Christ, the Shalom of Our Words

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Colossians 1:15-20: He is the image of the invisible God, the firstborn over all creation. For by him all things were created: things in heaven and on earth, visible and invisible, whether thrones or powers or rulers or authorities; all things were created by him and for him. He is before all things, and in him all things hold together. And he is the head of the body, the church; he is the beginning and the firstborn from among the dead, so that in everything he might have the supremacy. For God was pleased to have all his fullness dwell in him, and through him to reconcile to himself all things, whether things on earth or things in heaven, by making peace through his blood, shed on the cross.

Colossians 3:15-17: Let the peace of Christ rule in your hearts, since as members of one body you were called to peace. And be thankful. Let the word of Christ dwell in you richly as you teach and admonish one another with all wisdom, and as you sing psalms, hymns and spiritual songs with gratitude in your hearts to God. And whatever you do, whether in word or deed, do it all in the name of the Lord Jesus, giving thanks to God the Father through him.

We exist in between-time, between the creation and corruption of the universe and the eventual restoration of all things.  That which had begun suitable, harmonious, and integrated will again be so.  We should bear in mind the expansive borders of this.  Christ's great work of restoration is not just for the deliverance of individuals but for the renewal of all things.  It is comprehensive.  Every area of life is Christ's and will finally succeed in its purpose only in Christ.   His peace, his shalom, will bring us again to all the universe was intended to be.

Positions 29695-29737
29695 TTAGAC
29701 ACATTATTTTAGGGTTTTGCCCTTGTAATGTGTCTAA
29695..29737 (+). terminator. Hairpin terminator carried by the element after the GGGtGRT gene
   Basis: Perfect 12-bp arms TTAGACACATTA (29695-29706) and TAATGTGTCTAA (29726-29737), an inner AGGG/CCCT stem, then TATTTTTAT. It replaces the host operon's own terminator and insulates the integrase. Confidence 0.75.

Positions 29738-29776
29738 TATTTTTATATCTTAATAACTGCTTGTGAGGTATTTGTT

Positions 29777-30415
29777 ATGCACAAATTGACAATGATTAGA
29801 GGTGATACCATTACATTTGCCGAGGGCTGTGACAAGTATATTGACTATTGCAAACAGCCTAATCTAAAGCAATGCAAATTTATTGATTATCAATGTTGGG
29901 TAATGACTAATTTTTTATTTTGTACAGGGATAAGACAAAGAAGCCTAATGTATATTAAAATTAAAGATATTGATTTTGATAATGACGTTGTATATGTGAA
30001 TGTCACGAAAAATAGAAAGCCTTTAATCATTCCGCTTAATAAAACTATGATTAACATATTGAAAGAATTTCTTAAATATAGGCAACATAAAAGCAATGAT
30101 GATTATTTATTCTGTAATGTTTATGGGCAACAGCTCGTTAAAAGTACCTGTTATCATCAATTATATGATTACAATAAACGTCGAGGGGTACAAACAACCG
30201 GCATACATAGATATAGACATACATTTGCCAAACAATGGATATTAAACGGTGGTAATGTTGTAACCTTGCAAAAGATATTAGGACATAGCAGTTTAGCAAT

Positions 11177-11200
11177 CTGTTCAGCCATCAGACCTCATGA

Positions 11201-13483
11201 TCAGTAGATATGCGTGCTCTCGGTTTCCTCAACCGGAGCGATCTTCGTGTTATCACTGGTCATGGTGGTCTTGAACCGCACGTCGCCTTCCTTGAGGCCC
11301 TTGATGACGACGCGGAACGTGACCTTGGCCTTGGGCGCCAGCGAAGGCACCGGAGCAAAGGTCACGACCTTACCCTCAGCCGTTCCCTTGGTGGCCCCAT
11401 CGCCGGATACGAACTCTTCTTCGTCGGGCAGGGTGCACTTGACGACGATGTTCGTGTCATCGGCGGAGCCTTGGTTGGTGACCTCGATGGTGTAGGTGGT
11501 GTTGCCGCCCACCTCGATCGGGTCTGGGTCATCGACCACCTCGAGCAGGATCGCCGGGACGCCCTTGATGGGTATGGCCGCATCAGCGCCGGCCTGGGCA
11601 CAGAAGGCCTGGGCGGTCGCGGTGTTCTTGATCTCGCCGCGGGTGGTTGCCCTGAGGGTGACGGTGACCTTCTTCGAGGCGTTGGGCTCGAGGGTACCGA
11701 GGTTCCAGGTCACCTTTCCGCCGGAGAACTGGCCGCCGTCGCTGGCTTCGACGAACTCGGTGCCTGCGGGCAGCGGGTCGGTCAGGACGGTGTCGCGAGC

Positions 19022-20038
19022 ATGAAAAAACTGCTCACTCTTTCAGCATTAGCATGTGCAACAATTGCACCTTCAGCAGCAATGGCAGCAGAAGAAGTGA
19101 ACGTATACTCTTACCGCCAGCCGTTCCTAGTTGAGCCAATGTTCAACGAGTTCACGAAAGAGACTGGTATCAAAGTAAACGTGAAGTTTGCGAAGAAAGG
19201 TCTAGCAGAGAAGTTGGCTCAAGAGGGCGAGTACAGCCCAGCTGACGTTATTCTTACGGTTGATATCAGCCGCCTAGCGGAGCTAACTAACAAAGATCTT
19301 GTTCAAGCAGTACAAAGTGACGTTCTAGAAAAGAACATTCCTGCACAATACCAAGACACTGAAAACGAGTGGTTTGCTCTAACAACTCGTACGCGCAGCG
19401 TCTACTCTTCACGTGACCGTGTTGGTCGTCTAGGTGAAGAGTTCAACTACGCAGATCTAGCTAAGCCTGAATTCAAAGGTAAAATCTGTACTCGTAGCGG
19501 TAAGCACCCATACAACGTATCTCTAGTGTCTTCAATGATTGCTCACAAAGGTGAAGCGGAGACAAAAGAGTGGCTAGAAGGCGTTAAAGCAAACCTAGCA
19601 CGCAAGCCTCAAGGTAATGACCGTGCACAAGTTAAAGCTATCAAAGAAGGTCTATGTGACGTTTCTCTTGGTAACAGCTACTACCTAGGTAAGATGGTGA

We who exist in this between-time must orient all our lives towards that future promise.  All things in our work and play must again be suitable, harmonious, and integrated.  The goal is lofty -- the complete sanctification of our minds, words, deeds, and communities.  We cannot do this alone; rather, we are to work out the craft of our language within that divine fellowship, which he has chosen to model the vivid life that God will return to his world.  The Church, the People of God, are to overflow with these pleasant, enriching, loving words, and in speaking and singing, we enact Christ's shalom.  Tragically, we too often fall short of this state, but when we do live up to it, we experience a foretaste of what a restored creation will be in full.  For us, the task of making our words true, good, and beautiful is an act of faith and hope that God will make all things new.

"All manner of thing shall be well/ When the tongues of flame are in-folded/ Into the crowned knot of fire/ And the fire and the rose are one." -- T.S. Eliot, Little Gidding